The Howdy Doody Show is one of the most beloved children’s television programs in American pop culture history. With its Western theme and friendly marionette characters, children loved the adventurous fun that was always taking place in Doodyville. The concept for the show developed from a radio program entitled “The Triple B Ranch.” Those triple Bs stood for Big Brother Bob Smith, whose agent suggested that they transform the radio version for TV and pitched it to NBC executives. The show debuted on December 17, 1947 as Puppet Playhouse, but the name changed to The Howdy Doody Show less than a week later.
“Howdy Doody?” you might be asking. The name comes from the Western expression “Howdy do,” which was a colloquial version of the greeting “How do you do?” On his radio program, Big Brother Bob always greeted his fans with this expression, and it carried over into the TV show as the name of the main character, played by a red-haired, freckle-faced marionette. Howdy Doody was quite the all-American television show; Howdy even had exactly 48 freckles, one for each state in the union at the time!
The show also reflected the rapid advances in the field of technology that were taking place at the time with sill machines such as the Electromindomizer, which read minds, and the Honakdoodle, which instantly translated the Mother Goose character’s honks into perfect English. Howdy Doody reached an actual milestone in technology when it became the first NBC program in color in 1955.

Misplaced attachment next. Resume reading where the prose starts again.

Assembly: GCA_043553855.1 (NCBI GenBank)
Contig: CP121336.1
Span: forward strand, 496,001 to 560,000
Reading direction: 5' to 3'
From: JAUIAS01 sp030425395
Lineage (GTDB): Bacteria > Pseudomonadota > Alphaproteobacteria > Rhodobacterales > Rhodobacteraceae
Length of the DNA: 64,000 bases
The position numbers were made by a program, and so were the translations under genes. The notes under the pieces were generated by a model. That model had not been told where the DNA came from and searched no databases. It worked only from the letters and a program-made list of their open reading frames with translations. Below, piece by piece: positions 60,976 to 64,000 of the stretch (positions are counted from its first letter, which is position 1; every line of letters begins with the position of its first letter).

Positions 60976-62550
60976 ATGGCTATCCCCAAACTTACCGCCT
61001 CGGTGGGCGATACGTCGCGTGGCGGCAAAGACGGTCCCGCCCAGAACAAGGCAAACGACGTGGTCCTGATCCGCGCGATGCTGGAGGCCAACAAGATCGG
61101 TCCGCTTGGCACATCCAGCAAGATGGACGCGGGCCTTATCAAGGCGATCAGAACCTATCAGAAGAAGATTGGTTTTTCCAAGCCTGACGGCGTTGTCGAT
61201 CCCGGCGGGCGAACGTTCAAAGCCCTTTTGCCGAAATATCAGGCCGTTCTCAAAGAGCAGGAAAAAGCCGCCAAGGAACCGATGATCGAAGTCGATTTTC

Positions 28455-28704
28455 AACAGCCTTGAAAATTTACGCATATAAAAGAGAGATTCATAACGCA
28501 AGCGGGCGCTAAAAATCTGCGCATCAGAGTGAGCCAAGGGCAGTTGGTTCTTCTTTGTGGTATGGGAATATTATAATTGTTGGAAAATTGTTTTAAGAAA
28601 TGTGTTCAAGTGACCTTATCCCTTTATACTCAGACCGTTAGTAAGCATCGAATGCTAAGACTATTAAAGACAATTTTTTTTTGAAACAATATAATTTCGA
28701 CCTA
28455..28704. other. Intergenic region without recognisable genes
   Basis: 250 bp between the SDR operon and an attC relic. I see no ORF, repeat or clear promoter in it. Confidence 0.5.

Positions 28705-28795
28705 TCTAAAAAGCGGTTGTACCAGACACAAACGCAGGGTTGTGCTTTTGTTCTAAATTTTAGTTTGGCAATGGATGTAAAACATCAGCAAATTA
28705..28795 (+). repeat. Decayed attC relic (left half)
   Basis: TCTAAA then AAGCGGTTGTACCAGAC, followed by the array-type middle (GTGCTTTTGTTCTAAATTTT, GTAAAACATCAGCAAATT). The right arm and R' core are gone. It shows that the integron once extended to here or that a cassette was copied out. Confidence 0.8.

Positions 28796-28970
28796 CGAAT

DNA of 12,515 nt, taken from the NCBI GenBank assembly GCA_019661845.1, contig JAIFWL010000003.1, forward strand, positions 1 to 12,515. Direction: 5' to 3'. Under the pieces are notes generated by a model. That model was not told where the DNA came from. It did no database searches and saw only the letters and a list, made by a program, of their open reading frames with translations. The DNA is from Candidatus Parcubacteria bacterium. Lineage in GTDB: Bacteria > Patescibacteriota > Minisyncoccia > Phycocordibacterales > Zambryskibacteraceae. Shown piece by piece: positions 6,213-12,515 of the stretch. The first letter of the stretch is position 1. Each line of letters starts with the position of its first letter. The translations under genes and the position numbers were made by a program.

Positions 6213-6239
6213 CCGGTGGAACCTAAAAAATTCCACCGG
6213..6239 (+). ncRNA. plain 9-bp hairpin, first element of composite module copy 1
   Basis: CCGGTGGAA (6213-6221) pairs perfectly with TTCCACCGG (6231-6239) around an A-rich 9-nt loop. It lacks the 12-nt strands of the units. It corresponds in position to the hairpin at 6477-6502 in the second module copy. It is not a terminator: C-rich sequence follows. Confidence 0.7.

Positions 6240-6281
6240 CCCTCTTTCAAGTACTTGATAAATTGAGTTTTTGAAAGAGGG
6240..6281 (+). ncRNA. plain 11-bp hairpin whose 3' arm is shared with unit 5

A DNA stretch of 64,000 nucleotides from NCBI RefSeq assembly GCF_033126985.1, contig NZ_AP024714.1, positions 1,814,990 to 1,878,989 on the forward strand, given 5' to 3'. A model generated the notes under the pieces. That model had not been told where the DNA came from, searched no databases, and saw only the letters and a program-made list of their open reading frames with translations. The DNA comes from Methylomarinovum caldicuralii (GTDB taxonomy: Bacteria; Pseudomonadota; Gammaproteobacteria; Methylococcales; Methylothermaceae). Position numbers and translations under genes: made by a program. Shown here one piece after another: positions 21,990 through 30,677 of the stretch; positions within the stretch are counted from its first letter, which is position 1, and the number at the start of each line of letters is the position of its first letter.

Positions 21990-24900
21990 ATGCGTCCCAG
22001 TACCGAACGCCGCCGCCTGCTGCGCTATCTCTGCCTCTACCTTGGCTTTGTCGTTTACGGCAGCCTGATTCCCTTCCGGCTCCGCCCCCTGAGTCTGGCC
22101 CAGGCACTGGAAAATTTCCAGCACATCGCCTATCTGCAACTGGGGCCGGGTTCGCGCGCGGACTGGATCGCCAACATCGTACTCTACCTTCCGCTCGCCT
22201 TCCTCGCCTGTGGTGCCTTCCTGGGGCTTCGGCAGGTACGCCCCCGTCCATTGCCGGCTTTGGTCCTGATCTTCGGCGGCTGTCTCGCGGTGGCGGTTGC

Howdy’s activities with the other residents of Doodyville made for such quality entertainment for children that it went from being a one-hour Saturday show to the first daily show to be extended to five days a week. Monday through Friday, Howdy and his sister Heidi Doody, Mayor Phineas T. Bluster, Dilly Dally, Princess Summerfall Winterspring, Flub-a-Dub, Clarabell the Clown, Chief Thunderbird, and more interacted with the “Peanut Gallery,” a live studio audience of about forty children. At the beginning of each show, Buffalo Bob Smith would ask the peanut gallery, “What time is it?” and the kids would respond, “It’s Howdy Doody time!”
Kids loved the show so much that just watching wasn’t enough. Sponsors took notice of the power of Howdy Doody and they valued the success of the show so much that when Buffalo Bill had a heart attack in 1954, they insisted that he continue to be the one to promote their products, even though the show went on with a replacement. They went so far as to set up a film crew at his home; telling kids they were reporting from Pioneer Village, where Buffalo Bill was supposedly vacationing.
Howdy-themed merchandise took off into many licensed products. Dell began publishing Howdy Doody comic books in 1949; the same year a Howdy Doody record was released and sold 30,000 copies in the first week! Today, that merchandise is extremely valuable to baby boomers, to whom Howdy is an important part of childhood memories. Just two weeks ago, a Howdy Doody watch with die-cut display sold for $1,671.19, well-over what was anticipated in the Hake’s Americana and Collectibles Auction at Geppi’s Entertainment. The 1954 Ingraham watch came in a 1" tall box which read "Howdy Doody Wrist Watch/It's New/It Teaches Time" on the bottom. A slot at the top of the base holds a die-cut cardboard display figure of Howdy as a cowboy. Character portraits on base include Howdy, Clarabell, Princess and Dilly-Dally. The wrist watch itself came with the original blue strap. The dial shows the faces of Howdy, Clarabell, Princess and Dilly-Dally, and the watch still works!